Despite the visions of its protagonists of prewar days, the air war during the Second World War . . . was attrition war. It did not supplant the operations of conventional forces; it complemented them. Victory went to the air forces with the greatest depth, the greatest balance, the greatest flexibility in employment. The result was an air strategy completely unforeseen by air commanders.4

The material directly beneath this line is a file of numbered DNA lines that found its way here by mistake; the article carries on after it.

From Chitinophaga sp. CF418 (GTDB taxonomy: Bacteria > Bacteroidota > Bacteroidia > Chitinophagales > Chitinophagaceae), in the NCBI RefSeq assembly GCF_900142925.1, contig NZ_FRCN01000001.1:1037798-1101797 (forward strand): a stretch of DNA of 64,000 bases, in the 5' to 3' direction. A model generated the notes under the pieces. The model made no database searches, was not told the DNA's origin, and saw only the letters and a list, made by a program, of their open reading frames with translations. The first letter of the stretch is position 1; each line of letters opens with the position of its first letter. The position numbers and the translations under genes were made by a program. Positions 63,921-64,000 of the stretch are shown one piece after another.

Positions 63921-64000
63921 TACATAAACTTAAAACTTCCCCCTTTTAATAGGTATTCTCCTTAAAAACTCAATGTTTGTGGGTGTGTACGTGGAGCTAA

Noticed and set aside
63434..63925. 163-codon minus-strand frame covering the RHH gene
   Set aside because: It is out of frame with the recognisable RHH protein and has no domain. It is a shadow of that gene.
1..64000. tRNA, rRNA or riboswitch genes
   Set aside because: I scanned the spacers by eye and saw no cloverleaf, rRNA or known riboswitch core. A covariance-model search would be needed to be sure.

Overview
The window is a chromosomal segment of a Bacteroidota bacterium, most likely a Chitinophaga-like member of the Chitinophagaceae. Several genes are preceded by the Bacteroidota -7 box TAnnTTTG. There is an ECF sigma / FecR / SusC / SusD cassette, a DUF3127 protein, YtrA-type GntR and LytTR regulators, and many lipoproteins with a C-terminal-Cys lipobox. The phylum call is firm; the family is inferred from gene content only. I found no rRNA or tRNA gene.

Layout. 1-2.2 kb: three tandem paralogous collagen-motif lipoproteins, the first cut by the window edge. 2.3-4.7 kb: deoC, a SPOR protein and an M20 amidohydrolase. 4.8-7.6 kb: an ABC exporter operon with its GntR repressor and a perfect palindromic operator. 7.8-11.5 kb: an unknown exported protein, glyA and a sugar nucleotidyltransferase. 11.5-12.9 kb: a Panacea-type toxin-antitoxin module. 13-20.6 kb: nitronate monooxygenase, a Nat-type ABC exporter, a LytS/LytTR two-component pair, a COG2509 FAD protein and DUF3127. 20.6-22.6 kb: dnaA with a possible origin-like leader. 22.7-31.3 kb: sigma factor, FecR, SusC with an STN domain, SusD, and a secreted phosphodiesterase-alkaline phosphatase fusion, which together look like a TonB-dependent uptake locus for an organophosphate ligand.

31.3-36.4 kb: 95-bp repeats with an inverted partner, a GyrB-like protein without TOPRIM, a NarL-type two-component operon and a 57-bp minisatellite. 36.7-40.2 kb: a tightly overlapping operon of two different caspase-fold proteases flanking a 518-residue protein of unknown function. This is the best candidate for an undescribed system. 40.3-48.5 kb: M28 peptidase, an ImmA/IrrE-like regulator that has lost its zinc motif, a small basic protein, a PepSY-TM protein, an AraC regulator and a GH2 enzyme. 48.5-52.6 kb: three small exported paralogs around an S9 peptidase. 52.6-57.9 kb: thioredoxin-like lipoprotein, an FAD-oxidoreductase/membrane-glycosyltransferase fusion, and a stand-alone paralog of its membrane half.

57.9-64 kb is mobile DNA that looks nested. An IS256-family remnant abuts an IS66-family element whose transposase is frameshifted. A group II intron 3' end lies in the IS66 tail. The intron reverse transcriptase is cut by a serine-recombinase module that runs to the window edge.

This is not to argue that strategic bombing did not playa major role in the eventual Allied victory in World War II. Its success, however, was very different from that envisioned by its advocates. The bombing offensive was simply incapable of preventing German industry from raising its production totals month by month--even in terms of fighter aircraft production. Yet the fact that German industry managed to produce an all-time high of 5000 fighters in September 1944 was an irrelevant footnote because by that time Allied air forces had won air superiority over Germany. They had done so not by strategic bombing but because the strategic bombing force had lured the Luftwaffe into the skies in February and March of 1944, where long-range Allied fighters had shattered its power.5 In a wider sense Allied air power had played one of the major roles in the victory over Germany. It destroyed the Luftwaffe, established air superiority over the battlefields of 1943-45, forced the Germans to divert a significant percentage of their military production to air defense ,6 and aided combined operations capabilities by paratrooper drops and resupply missions, all of which enabled the Western powers to fight their way back onto the European continent. In those terms the contribution of air power was immense, but it was a contribution in which strategic bombing was one of several factors rather than the decisive factor as so many of its advocates were to claim after the Second World War.